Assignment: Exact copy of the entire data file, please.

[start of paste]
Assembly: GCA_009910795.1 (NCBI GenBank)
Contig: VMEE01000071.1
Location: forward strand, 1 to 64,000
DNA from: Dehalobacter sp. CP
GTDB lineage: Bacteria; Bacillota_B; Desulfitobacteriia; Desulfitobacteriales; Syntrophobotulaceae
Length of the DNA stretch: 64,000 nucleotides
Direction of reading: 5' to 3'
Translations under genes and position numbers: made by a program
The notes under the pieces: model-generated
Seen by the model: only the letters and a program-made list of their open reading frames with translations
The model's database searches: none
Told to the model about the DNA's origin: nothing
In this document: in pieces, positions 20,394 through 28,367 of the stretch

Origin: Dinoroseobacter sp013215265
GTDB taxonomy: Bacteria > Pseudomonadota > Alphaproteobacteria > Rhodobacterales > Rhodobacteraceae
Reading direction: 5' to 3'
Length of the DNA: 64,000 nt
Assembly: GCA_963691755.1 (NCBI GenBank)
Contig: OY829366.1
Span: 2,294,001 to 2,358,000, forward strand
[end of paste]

Assembly: GCA_009910795.1 (NCBI GenBank)
Contig: VMEE01000071.1
Location: forward strand, 1 to 64,000
DNA from: Dehalobacter sp. CP
GTDB lineage: Bacteria; Bacillota_B; Desulfitobacteriia; Desulfitobacteriales; Syntrophobotulaceae
Length of the DNA stretch: 64,000 nucleotides
Direction of reading: 5' to 3'
Translations under genes and position numbers: made by a program
The notes under the pieces: model-generated
Seen by the model: only the letters and a program-made list of their open reading frames with translations
The model's database searches: none
Told to the model about the DNA's origin: nothing
In this document: in pieces, positions 20,394 through 28,367 of the stretch

Origin: Dinoroseobacter sp013215265
GTDB taxonomy: Bacteria > Pseudomonadota > Alphaproteobacteria > Rhodobacterales > Rhodobacteraceae
Reading direction: 5' to 3'
Length of the DNA: 64,000 nt
Assembly: GCA_963691755.1 (NCBI GenBank)
Contig: OY829366.1
Span: 2,294,001 to 2,358,000, forward strand